By Gary M. White, MD
EAC in an elderly woman.
Eosinophilic annular erythema (EAE) is a rare benign recurrent disease, originally described in children (where it has been called annular erythema of infancy), characterized by the recurrent appearance of persistent non-pruritic, urticarial annular lesions. The term EAE is often reserved for adults with this condition.
Histologically a perivascular infiltrate composed of lymphocytes and abundant eosinophils in the dermis is exhibited.
Recurrent, erythematous, spreading, annular plaques, with disease-free periods, mainly affecting the trunk and extremities is characteristic. Lesions may be pruritic.
An antigen driving an allergic response should be excluded. Infection such as tinea parasites should be ruled out. Annular urticarial lesions include erythema annulare centrificum, lupus, urticaria, urticarial bullous pemphigoid and an annular form of Well's syndrome. Annular hives can usually easily be excluded as those lesions come and go within hours, in contrast to AE. Lupus has a very different appearance histologically and ANA is generally positive. Well's syndrome may look similarly histologically, but has flame figures, whereas EAE does not. Well's syndrome may leave pigmentation or even atrophy whereas EAE does not.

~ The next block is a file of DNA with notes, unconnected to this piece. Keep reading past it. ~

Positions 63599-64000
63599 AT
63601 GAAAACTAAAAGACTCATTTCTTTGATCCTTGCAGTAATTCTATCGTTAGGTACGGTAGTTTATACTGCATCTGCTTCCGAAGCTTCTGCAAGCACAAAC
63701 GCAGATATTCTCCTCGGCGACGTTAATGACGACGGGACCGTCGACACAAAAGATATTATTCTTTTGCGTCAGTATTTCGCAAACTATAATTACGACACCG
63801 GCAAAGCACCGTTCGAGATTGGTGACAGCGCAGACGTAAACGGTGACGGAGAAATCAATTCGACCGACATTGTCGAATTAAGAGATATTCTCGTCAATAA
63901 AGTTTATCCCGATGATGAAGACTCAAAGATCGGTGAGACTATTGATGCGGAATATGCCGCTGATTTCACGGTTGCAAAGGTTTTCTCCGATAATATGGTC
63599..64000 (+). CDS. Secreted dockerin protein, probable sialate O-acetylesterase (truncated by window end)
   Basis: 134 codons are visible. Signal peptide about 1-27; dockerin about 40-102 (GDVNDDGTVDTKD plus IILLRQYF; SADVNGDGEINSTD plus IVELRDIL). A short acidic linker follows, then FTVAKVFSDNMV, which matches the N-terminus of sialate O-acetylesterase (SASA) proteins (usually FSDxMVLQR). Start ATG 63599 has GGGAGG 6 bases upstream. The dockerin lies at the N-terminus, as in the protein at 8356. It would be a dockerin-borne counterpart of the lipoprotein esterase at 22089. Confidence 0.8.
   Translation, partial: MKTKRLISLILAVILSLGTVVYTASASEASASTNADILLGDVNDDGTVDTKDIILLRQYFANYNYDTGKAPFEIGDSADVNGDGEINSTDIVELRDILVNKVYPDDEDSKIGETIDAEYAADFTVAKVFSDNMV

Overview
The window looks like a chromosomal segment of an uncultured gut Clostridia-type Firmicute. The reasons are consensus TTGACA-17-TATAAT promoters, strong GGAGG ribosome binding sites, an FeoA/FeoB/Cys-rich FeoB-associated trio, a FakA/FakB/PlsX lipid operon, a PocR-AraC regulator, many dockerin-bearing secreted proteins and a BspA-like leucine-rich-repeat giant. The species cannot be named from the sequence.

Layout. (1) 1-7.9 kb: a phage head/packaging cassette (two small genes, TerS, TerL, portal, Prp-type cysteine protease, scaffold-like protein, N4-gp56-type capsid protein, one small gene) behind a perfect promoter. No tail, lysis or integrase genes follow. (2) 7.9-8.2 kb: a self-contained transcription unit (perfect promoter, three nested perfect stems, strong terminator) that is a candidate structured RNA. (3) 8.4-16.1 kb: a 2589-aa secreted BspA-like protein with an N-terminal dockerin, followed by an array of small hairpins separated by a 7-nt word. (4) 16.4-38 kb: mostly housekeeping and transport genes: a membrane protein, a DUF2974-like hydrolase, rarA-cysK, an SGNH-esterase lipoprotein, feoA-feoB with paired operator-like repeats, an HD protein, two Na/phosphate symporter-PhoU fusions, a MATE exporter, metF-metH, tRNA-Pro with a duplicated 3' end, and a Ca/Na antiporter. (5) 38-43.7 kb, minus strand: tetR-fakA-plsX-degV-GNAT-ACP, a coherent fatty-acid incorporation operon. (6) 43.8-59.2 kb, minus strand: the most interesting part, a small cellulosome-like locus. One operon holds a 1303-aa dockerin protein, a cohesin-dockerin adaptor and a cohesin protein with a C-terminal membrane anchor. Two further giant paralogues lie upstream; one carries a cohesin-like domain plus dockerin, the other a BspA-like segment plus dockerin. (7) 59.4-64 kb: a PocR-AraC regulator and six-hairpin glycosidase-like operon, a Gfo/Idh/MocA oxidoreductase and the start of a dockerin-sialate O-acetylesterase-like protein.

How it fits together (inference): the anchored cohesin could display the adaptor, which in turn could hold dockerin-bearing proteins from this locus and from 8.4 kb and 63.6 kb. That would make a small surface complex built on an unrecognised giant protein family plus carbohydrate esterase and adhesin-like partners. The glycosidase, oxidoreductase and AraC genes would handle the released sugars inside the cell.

The condition responds well to prednisone, but remits when the steroid is stopped. Hydroxychloroquine may be tried. Chloroquine 250 mg/day cleared one case after only 2 weeks.
A 15-year-old boy with a history of bronchial asthma presented with a recurrent eruption over four years of mildly pruritic erythematous plaques that enlarge, but clear in the center to form annular plaques, localized to the trunk and extremities. The lesions disappear spontaneously after a few weeks leaving no atrophy or scars. The patient also reported remission rapidly after taking oral steroids for his asthma, but recurrence on ceasing this medication Dermatology Online Journal